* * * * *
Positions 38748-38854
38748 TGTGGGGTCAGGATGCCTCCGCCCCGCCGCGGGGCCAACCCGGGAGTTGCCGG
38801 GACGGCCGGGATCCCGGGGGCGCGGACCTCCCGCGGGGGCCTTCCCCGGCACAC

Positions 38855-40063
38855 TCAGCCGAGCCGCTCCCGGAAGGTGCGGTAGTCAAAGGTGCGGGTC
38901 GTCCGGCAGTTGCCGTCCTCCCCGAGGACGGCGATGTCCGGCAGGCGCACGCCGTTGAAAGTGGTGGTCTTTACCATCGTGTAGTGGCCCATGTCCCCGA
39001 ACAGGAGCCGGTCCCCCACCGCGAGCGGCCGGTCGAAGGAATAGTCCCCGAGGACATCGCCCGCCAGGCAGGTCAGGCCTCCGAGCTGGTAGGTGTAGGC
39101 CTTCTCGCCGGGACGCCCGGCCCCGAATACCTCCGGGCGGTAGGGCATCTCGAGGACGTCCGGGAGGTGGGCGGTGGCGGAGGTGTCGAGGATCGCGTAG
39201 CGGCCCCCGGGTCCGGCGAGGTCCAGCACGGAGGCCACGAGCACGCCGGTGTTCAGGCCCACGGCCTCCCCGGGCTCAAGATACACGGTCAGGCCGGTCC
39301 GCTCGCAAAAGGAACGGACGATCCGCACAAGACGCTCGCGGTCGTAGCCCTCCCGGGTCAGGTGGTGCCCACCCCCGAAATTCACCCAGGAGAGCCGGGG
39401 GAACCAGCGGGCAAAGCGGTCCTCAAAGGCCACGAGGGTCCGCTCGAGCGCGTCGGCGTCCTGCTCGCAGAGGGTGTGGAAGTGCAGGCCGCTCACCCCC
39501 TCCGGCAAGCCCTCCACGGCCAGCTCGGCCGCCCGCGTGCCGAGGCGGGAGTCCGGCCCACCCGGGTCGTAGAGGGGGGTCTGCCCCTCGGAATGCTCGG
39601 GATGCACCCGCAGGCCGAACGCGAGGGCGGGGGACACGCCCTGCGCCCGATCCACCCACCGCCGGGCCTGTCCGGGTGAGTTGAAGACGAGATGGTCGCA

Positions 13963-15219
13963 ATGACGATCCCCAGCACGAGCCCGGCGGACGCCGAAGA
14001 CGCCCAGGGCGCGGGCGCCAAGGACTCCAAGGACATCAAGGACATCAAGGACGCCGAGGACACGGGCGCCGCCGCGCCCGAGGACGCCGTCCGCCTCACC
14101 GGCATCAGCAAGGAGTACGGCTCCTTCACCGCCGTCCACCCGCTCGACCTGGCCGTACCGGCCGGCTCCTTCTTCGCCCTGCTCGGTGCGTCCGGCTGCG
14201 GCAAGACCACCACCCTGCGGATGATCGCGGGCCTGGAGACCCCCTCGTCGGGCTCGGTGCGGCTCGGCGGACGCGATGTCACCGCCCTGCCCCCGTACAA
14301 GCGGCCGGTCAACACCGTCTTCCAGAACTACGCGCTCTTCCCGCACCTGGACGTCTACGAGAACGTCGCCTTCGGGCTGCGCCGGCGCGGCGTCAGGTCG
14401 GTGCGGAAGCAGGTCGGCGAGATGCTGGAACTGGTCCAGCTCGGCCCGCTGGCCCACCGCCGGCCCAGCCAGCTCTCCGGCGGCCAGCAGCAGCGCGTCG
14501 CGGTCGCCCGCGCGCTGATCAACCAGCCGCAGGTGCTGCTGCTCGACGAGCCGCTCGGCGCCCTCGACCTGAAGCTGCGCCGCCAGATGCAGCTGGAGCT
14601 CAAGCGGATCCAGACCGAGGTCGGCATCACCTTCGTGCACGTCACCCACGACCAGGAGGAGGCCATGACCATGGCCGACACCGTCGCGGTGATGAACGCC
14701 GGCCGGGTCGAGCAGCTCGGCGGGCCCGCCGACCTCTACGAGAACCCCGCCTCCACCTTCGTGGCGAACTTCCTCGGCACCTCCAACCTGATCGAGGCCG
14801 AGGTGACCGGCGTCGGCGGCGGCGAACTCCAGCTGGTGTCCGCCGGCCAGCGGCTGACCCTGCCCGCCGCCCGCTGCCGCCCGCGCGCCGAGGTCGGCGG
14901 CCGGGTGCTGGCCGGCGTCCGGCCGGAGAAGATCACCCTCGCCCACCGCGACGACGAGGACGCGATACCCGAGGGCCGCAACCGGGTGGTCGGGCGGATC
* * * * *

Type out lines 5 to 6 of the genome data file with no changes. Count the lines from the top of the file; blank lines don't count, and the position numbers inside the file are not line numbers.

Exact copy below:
38855 TCAGCCGAGCCGCTCCCGGAAGGTGCGGTAGTCAAAGGTGCGGGTC
38901 GTCCGGCAGTTGCCGTCCTCCCCGAGGACGGCGATGTCCGGCAGGCGCACGCCGTTGAAAGTGGTGGTCTTTACCATCGTGTAGTGGCCCATGTCCCCGA